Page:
History of Sapphire

Sapphire has been one of the most highly sought after gemstones throughout history.  It is included in all major lapidaries, texts that describe gemstones and their powers.  The name Sapphire is given to all color varieties of the mineral Corundum, with the exception of blood red stones, which are Rubies.  The word Sapphire comes from the Latin sapphirus, Greek sappheiros and Hebrew sappir, all of which most likely come from the Sanskrit sanipria, meaning “dear to the planet Saturn.”

In the oldest lapidaries, the name Sapphire was used to denote any brilliant blue gemstone. Numerous writings describe Sapphires that were engraved with powerful words. According to one tradition, the Ten Commandments were written on Sapphires. Considering Sapphire’s incredible hardness and the technology of that period, this is very unlikely. A softer blue stone, such as Lapis Lazuli, is far more plausible.  Similarly, Sapphire is listed as the fifth of the twelve stones which decorated the breastplate of the High Priest of ancient Israel. The design for the Breastplate was given by God to Moses, whose brother Aaron was the first to wear it. Each of the gemstones on the Breastplate were inscribed with the symbol for one of the Twelves Tribes of Israel.  This Sapphire was most likely inscribed with the Tribe of Dan.  In later Christian writings, Sapphire was thought to be linked to St. Paul.  Because of these spiritual traditions, the Roman Catholic Church has long favored Blue Sapphires, giving them as ecclesiastical rings to Bishops and other high ranking priests. This practice appears to have started around the same period that priests were forced to remain celibate.  According to medieval lore, Sapphire cools unwise passions and promote a love of Truth and Wisdom above all else.

In European lore, Sapphire is linked to the Greek hero Prometheus, who introduced fire to mankind, against the will of the gods.  For this brave deed he was chained to a mountain and every day an eagle came to eat his liver.  After centuries, Prometheus was finally freed by another hero, Hercules.  As the last of his 12 great labors, Hercules killed the eagle and petition Zeus to pardon Prometheus. The King of the Gods agreed, with one caveat. Prometheus would have to wear a ring forged from the mountain and his chain, a physical reminder of the consequence of ignoring the will of the gods. The chain was used to craft the ring itself, while a gemstone from the mountain was placed on top. This gem was a brilliant blue Sapphire, whose color is like the center of the hottest flames.

In the ancient Vedic texts, revered by followers of the Hindu faith, Blue Sapphires were the eyes of the demon god Vala. According to the story, Vala once took the form of a stone cave where stolen cows were hidden. Indra, the leader of the demigods, split Vala apart, killing him and freeing the cows. Vala’s body was scattered across the earth, and his various body parts were transformed into different gemstones.  Yellow Sapphire is also mentioned in this story, and signifies the skin of Vala.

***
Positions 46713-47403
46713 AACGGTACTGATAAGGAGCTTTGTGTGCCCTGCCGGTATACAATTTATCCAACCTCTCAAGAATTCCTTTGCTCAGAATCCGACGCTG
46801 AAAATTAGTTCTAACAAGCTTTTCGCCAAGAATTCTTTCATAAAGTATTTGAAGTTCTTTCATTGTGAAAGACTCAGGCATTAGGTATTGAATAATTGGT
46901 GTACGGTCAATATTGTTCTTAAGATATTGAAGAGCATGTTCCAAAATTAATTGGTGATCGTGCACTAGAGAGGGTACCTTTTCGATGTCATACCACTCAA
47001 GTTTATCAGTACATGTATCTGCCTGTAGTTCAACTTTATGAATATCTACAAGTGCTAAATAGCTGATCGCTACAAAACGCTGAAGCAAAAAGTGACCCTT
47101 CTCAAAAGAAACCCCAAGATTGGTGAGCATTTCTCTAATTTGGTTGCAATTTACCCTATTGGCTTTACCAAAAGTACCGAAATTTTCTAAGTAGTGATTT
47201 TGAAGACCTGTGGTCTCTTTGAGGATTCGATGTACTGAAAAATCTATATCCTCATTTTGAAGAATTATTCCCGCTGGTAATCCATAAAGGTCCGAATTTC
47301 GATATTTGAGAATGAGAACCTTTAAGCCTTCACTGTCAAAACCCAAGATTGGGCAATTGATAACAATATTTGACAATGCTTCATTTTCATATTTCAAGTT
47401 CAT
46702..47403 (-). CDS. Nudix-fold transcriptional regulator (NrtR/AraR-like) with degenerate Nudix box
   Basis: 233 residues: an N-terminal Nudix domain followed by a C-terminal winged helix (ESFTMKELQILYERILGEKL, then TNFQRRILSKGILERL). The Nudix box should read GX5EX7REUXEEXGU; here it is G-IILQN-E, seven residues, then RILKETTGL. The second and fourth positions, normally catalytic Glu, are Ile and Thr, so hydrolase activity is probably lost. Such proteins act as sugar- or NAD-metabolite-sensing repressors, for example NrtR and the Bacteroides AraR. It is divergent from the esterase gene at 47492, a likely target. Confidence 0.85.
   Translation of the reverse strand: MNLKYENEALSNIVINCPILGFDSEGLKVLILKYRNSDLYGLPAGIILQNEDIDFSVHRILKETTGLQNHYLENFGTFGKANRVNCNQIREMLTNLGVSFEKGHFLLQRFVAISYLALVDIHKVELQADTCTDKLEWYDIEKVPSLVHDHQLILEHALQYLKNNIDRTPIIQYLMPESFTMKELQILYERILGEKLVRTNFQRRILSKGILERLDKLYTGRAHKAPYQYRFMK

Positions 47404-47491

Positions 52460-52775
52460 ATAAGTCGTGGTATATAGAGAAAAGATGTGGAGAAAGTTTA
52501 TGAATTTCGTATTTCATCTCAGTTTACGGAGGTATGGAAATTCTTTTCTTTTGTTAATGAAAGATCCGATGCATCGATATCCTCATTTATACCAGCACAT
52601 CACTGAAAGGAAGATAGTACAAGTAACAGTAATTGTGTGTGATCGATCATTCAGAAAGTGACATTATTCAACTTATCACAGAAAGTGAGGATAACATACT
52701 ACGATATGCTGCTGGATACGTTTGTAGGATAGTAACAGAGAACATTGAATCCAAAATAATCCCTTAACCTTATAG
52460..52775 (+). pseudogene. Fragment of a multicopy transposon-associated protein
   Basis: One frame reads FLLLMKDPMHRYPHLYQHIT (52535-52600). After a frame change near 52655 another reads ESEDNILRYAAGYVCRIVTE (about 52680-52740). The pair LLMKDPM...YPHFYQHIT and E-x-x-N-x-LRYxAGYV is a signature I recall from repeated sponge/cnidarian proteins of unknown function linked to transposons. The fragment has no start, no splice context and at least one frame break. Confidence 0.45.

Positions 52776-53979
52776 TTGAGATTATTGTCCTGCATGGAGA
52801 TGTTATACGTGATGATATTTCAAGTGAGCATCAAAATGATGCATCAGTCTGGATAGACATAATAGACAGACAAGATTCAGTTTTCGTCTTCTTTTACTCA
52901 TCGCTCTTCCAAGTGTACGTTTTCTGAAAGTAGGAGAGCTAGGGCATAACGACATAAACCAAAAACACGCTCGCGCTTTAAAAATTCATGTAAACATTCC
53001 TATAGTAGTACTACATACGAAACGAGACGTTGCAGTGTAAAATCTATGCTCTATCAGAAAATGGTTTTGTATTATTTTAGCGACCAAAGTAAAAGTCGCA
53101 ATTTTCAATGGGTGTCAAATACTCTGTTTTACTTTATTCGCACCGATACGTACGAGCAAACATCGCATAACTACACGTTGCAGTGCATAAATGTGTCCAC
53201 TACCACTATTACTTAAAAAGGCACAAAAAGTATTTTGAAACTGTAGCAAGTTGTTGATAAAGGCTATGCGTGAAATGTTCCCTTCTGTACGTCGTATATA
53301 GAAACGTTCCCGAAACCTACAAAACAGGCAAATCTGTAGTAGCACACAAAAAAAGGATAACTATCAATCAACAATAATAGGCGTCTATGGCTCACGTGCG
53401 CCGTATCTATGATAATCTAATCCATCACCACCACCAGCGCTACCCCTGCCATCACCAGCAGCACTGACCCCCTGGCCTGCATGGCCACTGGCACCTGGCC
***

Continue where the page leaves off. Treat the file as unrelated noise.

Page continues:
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In Sri Lanka, which boasts some of the most beautiful Sapphires in the world, the gemstones are also similarly linked to eyes. It was said that Sapphires were created whenever beautiful young maidens danced holding flowers in their hands. Their dancing attracted the eyes of the Daitya, a race of giants. Where they gazed, Sapphires would later be found.  Unsurprisingly, Sapphire has long been credited with healing eyes, a trait mentioned in virtually every lapidary.

Sapphires have long been prized possessions among the world’s royalty and nobility.  For many centuries, it was considered one of the ‘Five Cardinal Gemstones’, comparable only with Diamond, Ruby, Emerald and Amethyst.  The oldest European crown still in existence, made for King Recceswinth of the Visigoths (ruled 649-672), is decorated with Sapphires and Pearls.  The oldest stone in the British Crown Jewels is St. Edward’s Sapphire.  According to the official record, it was first worn by King Edward the Confessor (1003-1066) in 1046 in his coronation ring.  Sometime later, the King met a beggar and gave the ring to him out of pity. Years later, the King’s envoys chanced upon an old man in an inn, and he gave them the ring, telling them to return it to the king and to tell him also that they would meet again soon – in the afterlife. Edward died shortly thereafter and was buried with the ring on his finger. A century later, the King’s body was re-interred in the newly built Westminster Abbey. At this point, the Sapphire was removed and given back to the royal family. Today, St. Edward’s Sapphire sits in the center of the cross, at the top of the Imperial State Crown.  It is believed to be of of Sri Lankan origin.

Beautiful Sapphires have been found in numerous locations around the world, and a trained gemologist can often identify their source based on their natural color. Typically speaking, Sri Lankan Sapphires are usually cited as the most consistent source for high-quality gemstones.  Despite having been mined for thousands of years, new Sapphires and other gemstones are constantly being found. The finest Sapphires in the United States come from Montana and have a cornflower blue color.

The most beautiful Sapphires ever found are from Kashmir, and were found during the late 19th century.  These are the Blue Sapphires that set the standard against which all others are measured. The seams ran out after only a decade, but these Sapphire occasionally come back on the market, typically sold in auction. The most expensive Sapphire ever sold, was a loose Kashmir Blue Sapphire.  It sold at Christie’s for over $7 million dollars in 2020.

Crown Of Visgoth

Crown of King Recceswinth

Imperial State Crown

Imperial State Crown of the United Kingdom